CWA ups special access protest, delivers 7,100 petitions to the FCC

FCC headquarters

The Communications Workers of America (CWA) has upped its protest of FCC Chairman Tom Wheeler’s business data services (BDS) proposal by delivering 7,184 petitions to the regulator.

CWA said that the petitions, which come from a group of union and digital activists, ask the FCC to carefully review their proposals to regulate BDS while focusing on how they could affect broadband service expansion and job creation.

Echoing a similar tone by AT&T and CenturyLink, CWA said that the FCC’s plan favors companies that have been placing more emphasis on wireless services like Sprint and Verizon.

RELATED: CWA says BDS proposal will reduce ILEC network investments, force job cuts

"I oppose the FCC’s plan to change Business Data Services rules to favor non-union companies like Sprint, T-Mobile and Verizon Wireless over telecom companies that invest billions in high-speed networks and employ union workers,” CWA's petition read. “These changes would make it more difficult for companies to make investments in the infrastructure rural areas need to build strong economies.”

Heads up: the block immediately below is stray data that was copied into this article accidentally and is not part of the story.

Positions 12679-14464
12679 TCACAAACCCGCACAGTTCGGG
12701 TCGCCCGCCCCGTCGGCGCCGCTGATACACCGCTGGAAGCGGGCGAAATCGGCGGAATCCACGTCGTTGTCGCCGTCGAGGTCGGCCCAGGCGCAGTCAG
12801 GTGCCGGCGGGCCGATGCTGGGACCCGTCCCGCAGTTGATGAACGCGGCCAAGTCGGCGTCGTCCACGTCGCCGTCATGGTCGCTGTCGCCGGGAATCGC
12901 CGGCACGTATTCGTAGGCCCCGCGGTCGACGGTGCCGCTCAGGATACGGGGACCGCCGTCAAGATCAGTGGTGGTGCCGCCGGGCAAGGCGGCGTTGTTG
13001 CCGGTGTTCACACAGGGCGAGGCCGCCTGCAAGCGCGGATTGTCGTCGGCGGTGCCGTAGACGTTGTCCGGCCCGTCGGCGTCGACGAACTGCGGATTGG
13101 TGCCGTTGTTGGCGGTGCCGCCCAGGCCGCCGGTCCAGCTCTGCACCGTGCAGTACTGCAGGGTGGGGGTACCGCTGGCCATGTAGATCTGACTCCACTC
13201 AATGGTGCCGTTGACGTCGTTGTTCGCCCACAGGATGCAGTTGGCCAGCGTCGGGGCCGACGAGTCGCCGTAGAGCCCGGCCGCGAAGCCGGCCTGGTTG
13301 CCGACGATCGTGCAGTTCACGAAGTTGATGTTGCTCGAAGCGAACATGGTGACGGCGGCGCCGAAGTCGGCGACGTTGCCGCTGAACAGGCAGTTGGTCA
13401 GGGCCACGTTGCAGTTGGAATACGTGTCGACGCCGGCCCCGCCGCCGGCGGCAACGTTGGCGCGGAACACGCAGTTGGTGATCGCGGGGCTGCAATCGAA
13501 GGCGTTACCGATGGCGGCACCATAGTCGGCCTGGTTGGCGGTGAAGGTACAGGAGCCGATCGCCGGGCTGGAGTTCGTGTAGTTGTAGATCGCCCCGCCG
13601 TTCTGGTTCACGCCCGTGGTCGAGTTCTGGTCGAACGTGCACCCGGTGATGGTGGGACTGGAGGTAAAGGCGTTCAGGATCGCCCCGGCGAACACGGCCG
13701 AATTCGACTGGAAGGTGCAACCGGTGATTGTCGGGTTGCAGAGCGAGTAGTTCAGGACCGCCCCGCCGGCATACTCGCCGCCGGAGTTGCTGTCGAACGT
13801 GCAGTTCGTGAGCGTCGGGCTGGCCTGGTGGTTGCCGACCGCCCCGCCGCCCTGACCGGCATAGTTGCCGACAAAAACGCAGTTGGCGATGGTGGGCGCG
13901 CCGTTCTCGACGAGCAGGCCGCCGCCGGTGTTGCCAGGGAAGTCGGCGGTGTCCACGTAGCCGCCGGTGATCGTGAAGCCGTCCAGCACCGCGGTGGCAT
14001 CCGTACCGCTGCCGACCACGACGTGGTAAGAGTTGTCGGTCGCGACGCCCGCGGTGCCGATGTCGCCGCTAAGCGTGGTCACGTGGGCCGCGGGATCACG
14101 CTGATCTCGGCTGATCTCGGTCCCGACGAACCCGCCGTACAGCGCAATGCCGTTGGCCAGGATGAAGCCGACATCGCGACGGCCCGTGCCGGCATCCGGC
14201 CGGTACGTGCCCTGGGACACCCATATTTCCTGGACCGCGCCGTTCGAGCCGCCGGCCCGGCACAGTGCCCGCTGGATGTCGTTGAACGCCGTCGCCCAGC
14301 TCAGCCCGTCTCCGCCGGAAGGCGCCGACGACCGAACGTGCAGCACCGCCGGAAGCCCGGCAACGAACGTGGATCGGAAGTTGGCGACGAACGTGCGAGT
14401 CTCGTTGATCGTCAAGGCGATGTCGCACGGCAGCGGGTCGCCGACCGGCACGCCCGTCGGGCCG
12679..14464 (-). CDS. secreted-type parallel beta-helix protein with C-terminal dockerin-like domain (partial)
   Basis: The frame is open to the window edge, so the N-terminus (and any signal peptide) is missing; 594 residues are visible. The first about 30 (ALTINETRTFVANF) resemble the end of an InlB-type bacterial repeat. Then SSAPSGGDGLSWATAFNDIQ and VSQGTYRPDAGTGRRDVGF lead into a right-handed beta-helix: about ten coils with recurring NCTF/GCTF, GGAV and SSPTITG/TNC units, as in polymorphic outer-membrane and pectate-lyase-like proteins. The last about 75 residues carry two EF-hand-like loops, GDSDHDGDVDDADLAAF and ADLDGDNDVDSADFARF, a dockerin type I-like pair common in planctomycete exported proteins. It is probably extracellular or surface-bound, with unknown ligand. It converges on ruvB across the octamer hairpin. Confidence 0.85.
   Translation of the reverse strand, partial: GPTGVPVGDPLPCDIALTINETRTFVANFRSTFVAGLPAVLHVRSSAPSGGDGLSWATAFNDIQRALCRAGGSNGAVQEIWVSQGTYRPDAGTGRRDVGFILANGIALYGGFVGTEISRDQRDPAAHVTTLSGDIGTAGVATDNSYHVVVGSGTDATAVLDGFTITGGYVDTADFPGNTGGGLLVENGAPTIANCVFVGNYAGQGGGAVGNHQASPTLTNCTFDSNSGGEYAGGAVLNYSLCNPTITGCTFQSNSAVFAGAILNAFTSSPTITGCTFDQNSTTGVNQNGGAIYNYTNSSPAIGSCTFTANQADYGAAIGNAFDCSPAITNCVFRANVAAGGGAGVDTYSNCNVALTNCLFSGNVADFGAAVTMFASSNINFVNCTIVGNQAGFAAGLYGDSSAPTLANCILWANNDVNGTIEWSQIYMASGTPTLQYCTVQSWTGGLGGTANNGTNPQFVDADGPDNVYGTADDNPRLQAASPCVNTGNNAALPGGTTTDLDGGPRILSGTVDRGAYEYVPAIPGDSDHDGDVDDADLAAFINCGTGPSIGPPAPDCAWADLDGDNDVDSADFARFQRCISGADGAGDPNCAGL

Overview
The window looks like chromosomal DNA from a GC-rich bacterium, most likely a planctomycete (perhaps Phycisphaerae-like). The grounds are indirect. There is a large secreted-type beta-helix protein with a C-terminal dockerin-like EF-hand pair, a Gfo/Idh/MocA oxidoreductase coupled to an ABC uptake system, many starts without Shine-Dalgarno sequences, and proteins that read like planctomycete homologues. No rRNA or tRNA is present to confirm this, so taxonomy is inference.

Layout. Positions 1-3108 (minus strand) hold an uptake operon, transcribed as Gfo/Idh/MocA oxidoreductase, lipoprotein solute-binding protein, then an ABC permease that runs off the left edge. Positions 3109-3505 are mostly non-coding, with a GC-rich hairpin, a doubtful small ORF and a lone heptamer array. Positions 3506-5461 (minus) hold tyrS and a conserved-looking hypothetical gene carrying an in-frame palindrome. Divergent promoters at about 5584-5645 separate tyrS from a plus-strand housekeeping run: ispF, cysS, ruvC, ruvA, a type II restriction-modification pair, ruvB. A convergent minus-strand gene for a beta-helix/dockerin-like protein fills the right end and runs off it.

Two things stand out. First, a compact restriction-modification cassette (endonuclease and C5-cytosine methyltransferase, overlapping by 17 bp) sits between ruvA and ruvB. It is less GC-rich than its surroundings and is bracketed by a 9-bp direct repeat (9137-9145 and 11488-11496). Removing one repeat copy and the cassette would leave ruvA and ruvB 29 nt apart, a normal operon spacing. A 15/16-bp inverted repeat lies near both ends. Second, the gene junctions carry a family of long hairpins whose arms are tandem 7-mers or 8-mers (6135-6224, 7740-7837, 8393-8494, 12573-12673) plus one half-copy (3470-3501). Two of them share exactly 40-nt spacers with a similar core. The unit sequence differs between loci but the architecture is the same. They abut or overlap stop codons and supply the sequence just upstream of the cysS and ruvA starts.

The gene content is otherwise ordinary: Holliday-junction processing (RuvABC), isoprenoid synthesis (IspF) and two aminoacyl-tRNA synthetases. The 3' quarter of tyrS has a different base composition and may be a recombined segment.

In its initial petition to the FCC, CWA sided with large telcos like AT&T and CenturyLink, saying that Wheeler’s proposal, if implemented, will inhibit service providers from being able to invest in new broadband business expansion, “especially in rural areas” where choices are limited.

The union added that the proposal would also drive more large telcos to lay off more of their workforce. CWA has pointed to CenturyLink slashing 3,500 employees -- or as much as 8 percent of its workforce -- as a result of a decline in legacy TDM-based revenues.Under Wheeler’s proposal, the FCC proposed implementing a one-time 11 percent price cut that would be phased in over three years, beginning in July 2017. Specifically, this includes 3 percent in the first year, 4 percent in year two, and 4 percent in the third year. This is less than the 15 percent cut proposed by Verizon and Incompas.

Interestingly, the FCC has not included the BDS issue as one of the agenda items in its October meeting. It is unclear why the FCC left BDS off the table. Some industry insiders have indicated that the commission is working on a compromise or perhaps decided to wait until the presidential election is over.

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